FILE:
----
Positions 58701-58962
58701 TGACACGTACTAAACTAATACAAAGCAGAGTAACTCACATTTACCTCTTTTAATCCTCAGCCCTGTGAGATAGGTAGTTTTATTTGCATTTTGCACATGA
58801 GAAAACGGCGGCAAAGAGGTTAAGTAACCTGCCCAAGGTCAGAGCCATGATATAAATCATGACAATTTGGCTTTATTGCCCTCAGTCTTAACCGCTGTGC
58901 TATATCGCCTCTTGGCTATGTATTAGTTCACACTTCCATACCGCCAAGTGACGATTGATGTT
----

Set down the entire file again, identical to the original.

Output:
Positions 58701-58962
58701 TGACACGTACTAAACTAATACAAAGCAGAGTAACTCACATTTACCTCTTTTAATCCTCAGCCCTGTGAGATAGGTAGTTTTATTTGCATTTTGCACATGA
58801 GAAAACGGCGGCAAAGAGGTTAAGTAACCTGCCCAAGGTCAGAGCCATGATATAAATCATGACAATTTGGCTTTATTGCCCTCAGTCTTAACCGCTGTGC
58901 TATATCGCCTCTTGGCTATGTATTAGTTCACACTTCCATACCGCCAAGTGACGATTGATGTT